Barack Obama and Joe Biden return to solving crimes in "Hope Rides Again: An Obama Biden Mystery," the second book written by Andrew Shaffer starring the former president and vice president.
“It’s a totally separate mystery from the first book,” Shaffer said while sitting at a table where a long line had formed waiting for him to autograph copies of his novel at a two-day book fair in Lexington, Kentucky. “The first was set in Wilmington, Delaware and this one is set in Chicago, on Obama’s turf, and takes place in the spring around St. Patrick’s Day, which is certainly a holiday they take seriously there.”
Indeed, Shaffer, who at one time lived in Chicago, said he revisited old haunts and new places for background as the two BFFs hunt for Obama’s Blackberry and the murderer who stole it.
Though the premise of the two joining together as detectives is somewhat zany, Shaffer describes his book as dealing with serious topics as well.
“But I try to do it in a lighthearted way,” he said. Also fun are the covers for the books, including the first in the series, "Hope Never Dies." Harkening back to the vivid colors of the 1960s, the first shows Obama driving a convertible while Biden stands in the front seat pointing out the way. In the latest, Obama leans down from a swaying rope ladder tethered to a helicopter, his arm outstretched to help Biden up.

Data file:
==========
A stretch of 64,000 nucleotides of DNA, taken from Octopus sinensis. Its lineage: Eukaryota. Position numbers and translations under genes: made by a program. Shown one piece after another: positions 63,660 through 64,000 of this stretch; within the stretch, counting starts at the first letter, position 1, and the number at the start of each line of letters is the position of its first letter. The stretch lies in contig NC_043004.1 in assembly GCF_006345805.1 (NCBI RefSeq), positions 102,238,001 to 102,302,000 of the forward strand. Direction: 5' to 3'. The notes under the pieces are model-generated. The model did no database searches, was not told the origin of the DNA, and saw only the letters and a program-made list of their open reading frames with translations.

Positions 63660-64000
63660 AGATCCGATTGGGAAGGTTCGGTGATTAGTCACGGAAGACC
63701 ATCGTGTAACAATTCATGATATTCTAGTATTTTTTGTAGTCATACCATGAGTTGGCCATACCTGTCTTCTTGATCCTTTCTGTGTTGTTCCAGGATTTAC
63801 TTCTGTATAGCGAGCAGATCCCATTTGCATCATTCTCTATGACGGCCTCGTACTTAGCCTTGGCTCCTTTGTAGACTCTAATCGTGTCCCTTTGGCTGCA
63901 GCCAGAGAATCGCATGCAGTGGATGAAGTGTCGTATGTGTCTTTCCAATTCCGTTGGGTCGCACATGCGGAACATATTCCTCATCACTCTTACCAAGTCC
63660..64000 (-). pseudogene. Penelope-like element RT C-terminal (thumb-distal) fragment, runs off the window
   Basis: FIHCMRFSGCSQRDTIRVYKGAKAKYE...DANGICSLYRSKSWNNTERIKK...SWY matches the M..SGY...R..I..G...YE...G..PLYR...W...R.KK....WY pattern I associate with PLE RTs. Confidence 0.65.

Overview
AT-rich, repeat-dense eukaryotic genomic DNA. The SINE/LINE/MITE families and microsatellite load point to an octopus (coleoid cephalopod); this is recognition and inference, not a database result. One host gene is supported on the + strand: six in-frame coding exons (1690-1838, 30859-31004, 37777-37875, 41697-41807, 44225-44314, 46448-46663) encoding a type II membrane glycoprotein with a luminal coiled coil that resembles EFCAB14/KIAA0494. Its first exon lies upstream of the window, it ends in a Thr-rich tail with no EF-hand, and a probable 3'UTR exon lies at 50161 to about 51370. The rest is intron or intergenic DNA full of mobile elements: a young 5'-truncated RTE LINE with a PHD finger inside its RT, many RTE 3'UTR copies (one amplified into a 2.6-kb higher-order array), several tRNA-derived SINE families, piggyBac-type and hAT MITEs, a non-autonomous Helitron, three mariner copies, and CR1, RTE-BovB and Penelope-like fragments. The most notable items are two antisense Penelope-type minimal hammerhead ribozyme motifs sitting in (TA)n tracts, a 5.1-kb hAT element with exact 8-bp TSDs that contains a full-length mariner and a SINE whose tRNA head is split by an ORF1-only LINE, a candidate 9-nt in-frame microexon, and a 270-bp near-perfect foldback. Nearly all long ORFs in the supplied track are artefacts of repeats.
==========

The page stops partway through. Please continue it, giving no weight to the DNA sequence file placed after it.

One person who thinks the mysteries are fun is the former vice president. When Biden was campaigning in Kentucky, Shaffer was contacted by the campaign to set up a meeting. Shaffer and his wife, a romance writer, live in Louisville.
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“I didn’t know whether he liked the book or not, or what he was going to say,” Shaffer said, adding Biden hadn’t read either book but signed his copies. “It was really kind of different to have a character in your book sign your book. I found out later that people have been bringing my books to his campaign stops and asking him to sign them, so he was probably thinking, who’s the guy who wrote this?”
It’s tricky writing about people we know publicly but not in person, Shaffer said.
“I think in ways I know them too well, because I know their history and what I think they would do and say, because I’ve written about them and I’ve seen and read about them for eight years,” he said. “When I heard Biden speak in Kentucky, I was like 'My Biden wouldn’t say that.' "
Shaffer’s book might have garnered a few votes for the vice president.
“I met one person who said I can’t wait to vote for them again because now they’re detectives,” he said.